Glenn Packiam is right: power-dynamics are not enough. They are not enough to birth a way of life with the substance to resist the destructive and dehumanizing forces at work in our world and to give witness to the fullness of God’s life revealed in Jesus Christ.
Yet, as a way of extending and hopefully deepening this important conversation, I want to push Packiam’s account further. Although power cannot be discerned unto itself, I believe that reckoning with power-dynamics is a central task for leaders who are seeking faithful, contextual embodiment of the Gospel. It is a central, and often initial, move in the larger process of discerning how we can gather a community around and in the fullness of Christ.
Faithfulness Requires Reckoning with Power
Tending to power dynamics is a necessary move. It’s necessary, not because I believe that sussing out who is in charge and who is excluded is a self-authenticating criteria that fixes all our problems, but rather because of the accumulation of voices and stories that have revealed our anemic understanding of God’s true power in Christ and exposed the disastrous consequences for trying to get along without reckoning with that reality.
Not only have we (i.e. Christian leaders/thinkers within a western, European tradition) at times gone about ignorant of how power dynamics shape our theological discourse and our leadership, we have taken up a mode of power inconsistent with the power revealed in the crucified Christ, which Packiam acknowledges in his account.
And that is exactly the point I want to press further: the worldly power we misappropriate distorts our ethical and epistemological reasoning and leads to the dehumanizing and disfiguring of bodies. Ignorance of this dynamic continues to privilege certain voices over others, and it leaves churches impotent to extend God’s healing into the real spaces where people (especially people of color) are marginalized and dehumanized.
The point is that we cannot get to questions of faithfulness without first reckoning with power. Jesus calls this move “repentance.” To reckon with power in our lives and the context we inhabit is to repent. Repenting is the condition in which we become the kinds of people who can receive and enter the good news of the Kingdom of God. Not to repent, not to begin by reckoning with power, is to miss what God is doing, how God is doing it, and the unexpected people through whom God is doing it.
In my view, that point is critical for faithfully embodying the Gospel, but it is a different framing of the issue than Packiam gives.
Can’t We All Just Agree to Keep Jesus Central?
Instead, Packiam intimates that tending to power and social location as a primary move is a logically deficient and sociologically shallow move for those who want to be faithful to Jesus (it would help to hear who he thinks is guilty of his charge of “methodological laziness”).
For Packiam, we need to find a way to do theology faithfully that keeps matters of power and social location as secondary (a “distant second,” he says). He suggests that this faithfulness is possible simply by keeping Jesus central. It’s all grounded and shaped by Jesus, we must remember.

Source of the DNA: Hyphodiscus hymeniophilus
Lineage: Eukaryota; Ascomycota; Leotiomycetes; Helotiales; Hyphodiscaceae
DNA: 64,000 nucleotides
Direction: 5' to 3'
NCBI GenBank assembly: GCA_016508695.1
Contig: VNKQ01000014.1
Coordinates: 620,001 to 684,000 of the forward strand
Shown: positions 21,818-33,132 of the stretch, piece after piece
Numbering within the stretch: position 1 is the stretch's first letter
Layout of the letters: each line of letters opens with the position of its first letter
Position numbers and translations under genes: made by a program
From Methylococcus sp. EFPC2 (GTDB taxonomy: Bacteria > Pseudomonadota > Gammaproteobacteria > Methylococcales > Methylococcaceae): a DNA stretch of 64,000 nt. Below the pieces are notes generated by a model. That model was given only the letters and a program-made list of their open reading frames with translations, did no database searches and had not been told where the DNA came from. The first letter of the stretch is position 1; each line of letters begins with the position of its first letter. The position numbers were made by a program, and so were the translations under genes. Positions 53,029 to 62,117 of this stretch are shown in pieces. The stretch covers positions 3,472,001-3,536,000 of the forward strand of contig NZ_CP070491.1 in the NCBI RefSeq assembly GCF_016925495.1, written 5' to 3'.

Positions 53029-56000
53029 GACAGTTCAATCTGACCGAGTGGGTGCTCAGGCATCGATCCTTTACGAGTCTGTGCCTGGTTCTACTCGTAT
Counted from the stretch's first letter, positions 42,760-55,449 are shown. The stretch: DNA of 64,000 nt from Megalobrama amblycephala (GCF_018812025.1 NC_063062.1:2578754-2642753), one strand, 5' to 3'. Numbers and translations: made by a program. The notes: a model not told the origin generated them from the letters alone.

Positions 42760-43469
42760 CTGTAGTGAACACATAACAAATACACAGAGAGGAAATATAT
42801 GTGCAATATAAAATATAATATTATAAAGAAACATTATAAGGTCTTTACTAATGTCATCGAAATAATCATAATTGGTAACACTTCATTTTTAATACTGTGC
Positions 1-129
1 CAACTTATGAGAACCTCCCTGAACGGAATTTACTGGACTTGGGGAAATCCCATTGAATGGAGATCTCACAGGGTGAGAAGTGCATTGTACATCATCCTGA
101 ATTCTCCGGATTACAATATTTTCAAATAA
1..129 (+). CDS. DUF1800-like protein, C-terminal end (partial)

Packiam and I agree on a lot, but I worry that Packiam’s rhetorical move, criticizing discourse grounded in a reductionstic account of power dynamics in order to recenter Jesus, can have the unintended consequence of obscuring the kind of questions Christian leaders in our age most need to answer.
Simply to reassert the centrality of Jesus in shaping the church’s ethics and epistemology misses the critical questions of how Jesus got decentered in the first place, of how we would know if/when Jesus truly were the center, and of how to go about recentering him.
I know that in the history of my own tradition (Anglicanism) there were leaders and theologians who gave theological justification for the marginalization and dehumanization of black Africans in the most pious, Jesus-centric of ways. We could quibble and say they weren’t really grounding their ethic in Jesus, but that’s exactly the point, who gets to define when theology is really grounded in Christ and how do we discern when it’s not, without first reckoning with power?
Have Power Dynamics Already Jumped the Shark?
It’s possible to ask power dynamics to bear more weight than it actually can, as Packiam rightly points out. But for Christian leaders in North America, I’m not convinced that we have yet put enough weight into how power determines the way we do theology and lead communities, especially in relation to the bodies we have historically marginalized. We haven’t spent enough time reckoning with what Jesus means when he proclaims to his disciples that we “do not lord it over others like the Gentiles do” before we speak and lead.We haven’t spent enough time reckoning with what Jesus means when he proclaims to his disciples that we “do not lord it over others like the Gentiles do” before we speak and lead. Click To Tweet